Custom and Myth
Page: 69planchette, it often answered wrong. The great sourcier, or water-finder, of the eighteenth century was one Bleton. He declared that the rod was a mere index, and that physical sensations of the searcher communicated themselves to the wand. This is the reverse of the African theory, that the stick is inspired, while the men who hold it are only influenced by the stick. On the whole, Bleton’s idea seems the less absurd, but Bleton himself often failed when watched with scientific care by the incredulous. Paramelle, who wrote on methods of discovering wells, in 1856, came to the conclusion that the wand turns in the hands of certain individuals of peculiar temperament, and that it is very much a matter of chance whether there are, or are not, wells in the places where it turns.
On the whole, the evidence for the turning of the wand is a shade better than that for the magical turning of tables. If there are no phenomena of this sort at all, it is remarkable that the belief in them is so widely diffused. But if the phenomena are purely subjective, owing to the conscious or unconscious action of nervous patients, then they are precisely of the sort which the cunning medicine-man observes, and makes his profit out of, even in the earliest stages of society. Once introduced, these practices never die out among the conservative and unprogressive class of peasants; and, every now and then, they attract the curiosity of philosophers, or win the belief of the credulous among the educated classes. Then comes, as we have lately seen, a revival of ancient superstition. For it were as easy to pluck the comet out of the sky by the tail, as to eradicate superstition from the mind of man.
Perhaps one good word may be said for the divining rod. Considering the chances it has enjoyed, the rod has done less mischief than might have been expected. It might very well have become, in Europe, as in Asia and Africa, a kind of ordeal, or method of searching for and trying malefactors. Men like Jacques Aymar might have played, on a larger scale, the part of Hopkins, the witch-finder. Aymar was, indeed, employed by some young men to point out, by help of the wand, the houses of ladies who had been more frail than faithful. But at the end of the seventeenth century in France, this research was not regarded with favour, and put the final touch on the discomfiture of Aymar. So far as we know, the hunchback of Lyons was the only victim of the ‘twig’ who ever suffered in civilised society. It is true that, in rural England, the movements of a Bible, suspended like a pendulum, have been thought to point out the guilty. But even that evidence is not held good enough to go to a jury.
‘What makes mythology mythological, in the true sense of the word, is what is utterly unintelligible, absurd, strange, or miraculous.’ So says Mr. Max Müller in the January number of the Nineteenth Century for 1882. Men’s attention would never have been surprised into the perpetual study and questioning of mythology if it had been intelligible and dignified, and if its report had been in accordance with the reason of civilised and cultivated races. What mythologists wish to discover is the origin of the countless disgusting, amazing, and incongruous legends which occur in the myths of all known peoples. According to Mr. Müller—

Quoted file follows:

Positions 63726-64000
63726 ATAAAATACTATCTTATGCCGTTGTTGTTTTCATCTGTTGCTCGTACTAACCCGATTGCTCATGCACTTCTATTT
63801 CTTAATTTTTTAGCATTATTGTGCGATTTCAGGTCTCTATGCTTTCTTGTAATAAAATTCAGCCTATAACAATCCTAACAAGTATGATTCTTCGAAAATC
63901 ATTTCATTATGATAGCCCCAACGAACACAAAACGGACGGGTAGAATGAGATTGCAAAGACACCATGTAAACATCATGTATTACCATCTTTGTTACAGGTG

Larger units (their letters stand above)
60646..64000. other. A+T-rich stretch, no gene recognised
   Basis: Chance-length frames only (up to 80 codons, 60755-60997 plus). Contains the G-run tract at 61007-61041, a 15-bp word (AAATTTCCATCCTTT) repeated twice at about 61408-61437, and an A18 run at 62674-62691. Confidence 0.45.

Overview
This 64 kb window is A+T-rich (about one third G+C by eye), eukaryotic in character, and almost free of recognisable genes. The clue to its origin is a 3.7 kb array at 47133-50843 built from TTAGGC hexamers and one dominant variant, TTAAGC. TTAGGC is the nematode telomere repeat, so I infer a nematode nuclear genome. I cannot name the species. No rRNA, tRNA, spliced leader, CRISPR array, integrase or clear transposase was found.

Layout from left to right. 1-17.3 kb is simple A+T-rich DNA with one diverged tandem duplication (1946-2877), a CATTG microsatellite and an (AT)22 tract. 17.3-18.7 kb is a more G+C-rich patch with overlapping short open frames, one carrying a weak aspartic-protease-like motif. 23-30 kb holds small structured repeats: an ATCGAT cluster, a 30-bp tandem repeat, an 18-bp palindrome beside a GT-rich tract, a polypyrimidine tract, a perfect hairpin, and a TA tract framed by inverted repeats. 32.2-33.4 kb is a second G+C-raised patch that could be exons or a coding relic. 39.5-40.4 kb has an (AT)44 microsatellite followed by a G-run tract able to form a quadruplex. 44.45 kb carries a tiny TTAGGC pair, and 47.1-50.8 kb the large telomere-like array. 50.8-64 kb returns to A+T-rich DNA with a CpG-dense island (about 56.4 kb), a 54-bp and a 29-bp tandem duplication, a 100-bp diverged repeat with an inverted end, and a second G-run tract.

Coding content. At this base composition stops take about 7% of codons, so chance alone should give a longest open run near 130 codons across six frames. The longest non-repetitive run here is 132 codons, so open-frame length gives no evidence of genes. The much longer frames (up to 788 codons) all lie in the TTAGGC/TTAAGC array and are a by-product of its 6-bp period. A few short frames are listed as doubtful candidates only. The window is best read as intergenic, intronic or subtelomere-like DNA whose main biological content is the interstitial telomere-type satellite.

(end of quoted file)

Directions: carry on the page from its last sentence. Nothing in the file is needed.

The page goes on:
There are only two systems possible in which the irrational element in mythology can be accounted for. One school takes the irrational as a matter of fact; and if we read that Daphne fled before Phœbus, and was changed into a laurel tree, that school would say that there probably was a young lady called Aurora, like, for instance, Aurora Königsmark; that a young man called Robin, or possibly a man with red hair, pursued her, and that she hid behind a laurel tree that happened to be there. This was the theory of Euhemeros, re-established by the famous Abbé Bernier [Mr. Müller doubtless means Banier], and not quite extinct even now. According to another school, the irrational element in mythology is inevitable, and due to the influence of language on thought, so that many of the legends of gods and heroes may be rendered intelligible if only we can discover the original meaning of their proper names. The followers of this school try to show that Daphne, the laurel tree, was an old name for the dawn, and that Phoibos was one of the many names of the sun, who pursued the dawn till she vanished before his rays. Of these two schools, the former has always appealed to the mythologies of savage nations, as showing that gods and heroes were originally human beings, worshipped after their death as ancestors and as gods, while the latter has confined itself chiefly to an etymological analysis of mythological names in Greek, Latin, and Sanskrit, and other languages, such as had been sufficiently studied to admit of a scientific, grammatical, and etymological treatment.